Your spinal cord is a column of nerves that directly transmits autonomic, sensory and motor nerve impulses to and from your brain. This is a vital central nervous system coupling for the rest of your body because nothing is felt nor moved without nerve transmissions running up and down it. So a spinal cord injury or compression affects how and if you can move or feel.
Additional spinal damage may occur post injury because of bleeding, swelling, inflammation and fluid accumulation. This build up can cause spinal cord compression.
Although you may not immediately experience symptoms because spinal compression tends to manifest slowly. Spinal cord compression can be an aftermath of a hematoma, abscess, tumor or herniated disk as well.
Not all spinal cord injuries are caused by trauma, sometimes damage is brought about by or risk increases because of other health conditions like:
- spinal stenosis
- Paget’s disease
- spinal infections
- disk degeneration
- transverse myelitis
- rheumatoid arthritis
- spinal cord infarction
- ankylosing spondylitis
- metastasized bone cancer
- osteosarcoma, chondrosarcoma
The affects of a spinal cord injury may cause damage to only a few nerve fibers with an outcome of almost complete recovery. Or many nerves can be injured, culminating in complete paralysis. And it’s rare for the spinal cord to get completely severed.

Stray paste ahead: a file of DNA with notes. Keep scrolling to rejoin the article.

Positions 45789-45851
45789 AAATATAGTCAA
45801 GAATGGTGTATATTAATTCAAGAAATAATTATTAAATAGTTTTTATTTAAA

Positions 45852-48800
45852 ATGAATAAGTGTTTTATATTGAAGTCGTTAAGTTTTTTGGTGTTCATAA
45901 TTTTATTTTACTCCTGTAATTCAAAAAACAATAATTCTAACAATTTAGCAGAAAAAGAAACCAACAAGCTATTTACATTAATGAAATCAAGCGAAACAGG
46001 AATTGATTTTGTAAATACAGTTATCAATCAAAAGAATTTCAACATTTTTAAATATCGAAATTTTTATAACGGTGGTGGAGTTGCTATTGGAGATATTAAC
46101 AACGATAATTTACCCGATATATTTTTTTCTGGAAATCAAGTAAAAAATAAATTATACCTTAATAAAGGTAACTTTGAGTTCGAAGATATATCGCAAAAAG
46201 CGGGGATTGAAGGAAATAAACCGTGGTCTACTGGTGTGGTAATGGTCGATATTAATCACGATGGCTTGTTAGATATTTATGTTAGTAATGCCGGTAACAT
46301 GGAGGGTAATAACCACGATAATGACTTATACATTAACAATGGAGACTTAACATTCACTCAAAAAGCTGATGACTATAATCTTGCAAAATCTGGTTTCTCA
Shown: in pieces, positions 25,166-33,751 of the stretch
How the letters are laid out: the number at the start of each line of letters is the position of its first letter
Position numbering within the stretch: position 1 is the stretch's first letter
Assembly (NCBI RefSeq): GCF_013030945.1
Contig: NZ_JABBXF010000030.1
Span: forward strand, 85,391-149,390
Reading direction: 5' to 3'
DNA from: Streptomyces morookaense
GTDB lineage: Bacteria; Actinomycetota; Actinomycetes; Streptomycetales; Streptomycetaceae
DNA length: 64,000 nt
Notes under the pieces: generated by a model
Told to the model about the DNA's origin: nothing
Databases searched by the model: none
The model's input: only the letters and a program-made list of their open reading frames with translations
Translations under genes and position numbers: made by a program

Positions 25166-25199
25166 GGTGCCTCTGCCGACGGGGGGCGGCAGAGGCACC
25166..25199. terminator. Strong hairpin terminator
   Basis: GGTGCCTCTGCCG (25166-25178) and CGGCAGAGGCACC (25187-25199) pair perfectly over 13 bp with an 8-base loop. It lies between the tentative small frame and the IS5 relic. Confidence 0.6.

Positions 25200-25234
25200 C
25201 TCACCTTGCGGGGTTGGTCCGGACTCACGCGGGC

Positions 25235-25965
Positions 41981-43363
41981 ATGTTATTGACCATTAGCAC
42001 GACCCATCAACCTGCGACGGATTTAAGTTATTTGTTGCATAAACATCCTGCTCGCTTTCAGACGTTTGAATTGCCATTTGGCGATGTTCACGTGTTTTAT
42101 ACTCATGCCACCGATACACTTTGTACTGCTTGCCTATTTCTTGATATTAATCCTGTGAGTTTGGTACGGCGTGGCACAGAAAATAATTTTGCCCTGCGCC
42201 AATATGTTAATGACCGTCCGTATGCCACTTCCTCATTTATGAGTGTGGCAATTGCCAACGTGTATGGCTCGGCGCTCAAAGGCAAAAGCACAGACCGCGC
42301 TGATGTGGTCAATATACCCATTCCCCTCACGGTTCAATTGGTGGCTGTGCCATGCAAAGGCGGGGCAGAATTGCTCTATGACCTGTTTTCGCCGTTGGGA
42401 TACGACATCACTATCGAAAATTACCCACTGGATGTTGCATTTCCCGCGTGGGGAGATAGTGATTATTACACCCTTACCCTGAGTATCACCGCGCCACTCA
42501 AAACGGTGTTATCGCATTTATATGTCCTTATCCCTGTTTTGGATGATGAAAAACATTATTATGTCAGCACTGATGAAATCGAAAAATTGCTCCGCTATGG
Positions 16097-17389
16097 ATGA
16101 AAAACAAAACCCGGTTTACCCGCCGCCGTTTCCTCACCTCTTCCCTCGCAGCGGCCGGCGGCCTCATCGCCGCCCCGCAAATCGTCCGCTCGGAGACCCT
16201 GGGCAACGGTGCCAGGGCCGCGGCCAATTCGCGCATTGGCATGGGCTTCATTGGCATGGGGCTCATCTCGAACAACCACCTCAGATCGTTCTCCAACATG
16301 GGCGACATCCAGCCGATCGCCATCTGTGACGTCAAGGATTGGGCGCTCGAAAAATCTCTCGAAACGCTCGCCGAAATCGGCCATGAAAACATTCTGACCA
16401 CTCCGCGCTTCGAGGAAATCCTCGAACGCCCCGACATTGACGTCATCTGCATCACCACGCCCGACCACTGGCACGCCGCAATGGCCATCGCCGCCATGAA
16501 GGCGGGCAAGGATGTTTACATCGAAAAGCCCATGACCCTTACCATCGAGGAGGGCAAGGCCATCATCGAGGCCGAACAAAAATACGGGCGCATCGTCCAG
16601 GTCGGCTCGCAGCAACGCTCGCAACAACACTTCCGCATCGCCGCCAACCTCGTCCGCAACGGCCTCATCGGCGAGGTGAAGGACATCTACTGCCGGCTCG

A spinal cord injury of any sort will usually cause some of these symptoms:
- nerve pain
- muscle spasms
- muscle weakness
- extreme back pain
- head, neck pressure
- inability to move, feel
- balance, walking issues
- intense stinging sensation
- difficulty breathing, coughing
- loss of hot, cold, touch sensations
- bowel, bladder control problems~ constipation, incontinence, bladder spasms
Spinal cord injuries or spinal cord compression can lead to serious complications, like:
- decubitus ulcers
- cardiovascular disease
- orthostatic hypotension
- blood clots ~ DVT, pulmonary embolism
With any trauma to your spinal area, head, neck or whiplash, spinal cord injury should always be assumed. Consider any spinal cord injury a medical emergency because immediate treatment is critical in reducing potential long term effects and your eventual recovery.
Initial treatment will focus on preventing further damage and relieving pressure. So your injury or compression may call for immobilization, surgery and corticosteroid drug to be used.
Corticosteroids reduce spinal cord swelling and should be administered ASAP after an injury to minimize its damage. Other treatments that may be utilized to aid in your recovery are:
- rehabilitation program
- spinal traction to immobilize your spine
- bed rest to allow for your spine bone to heal
- medications ~ analgesics, muscle relaxants
- botulinum toxin injections for muscle spasticity
Successful recovery is highly dependent upon the nature and extent of your spinal cord injury.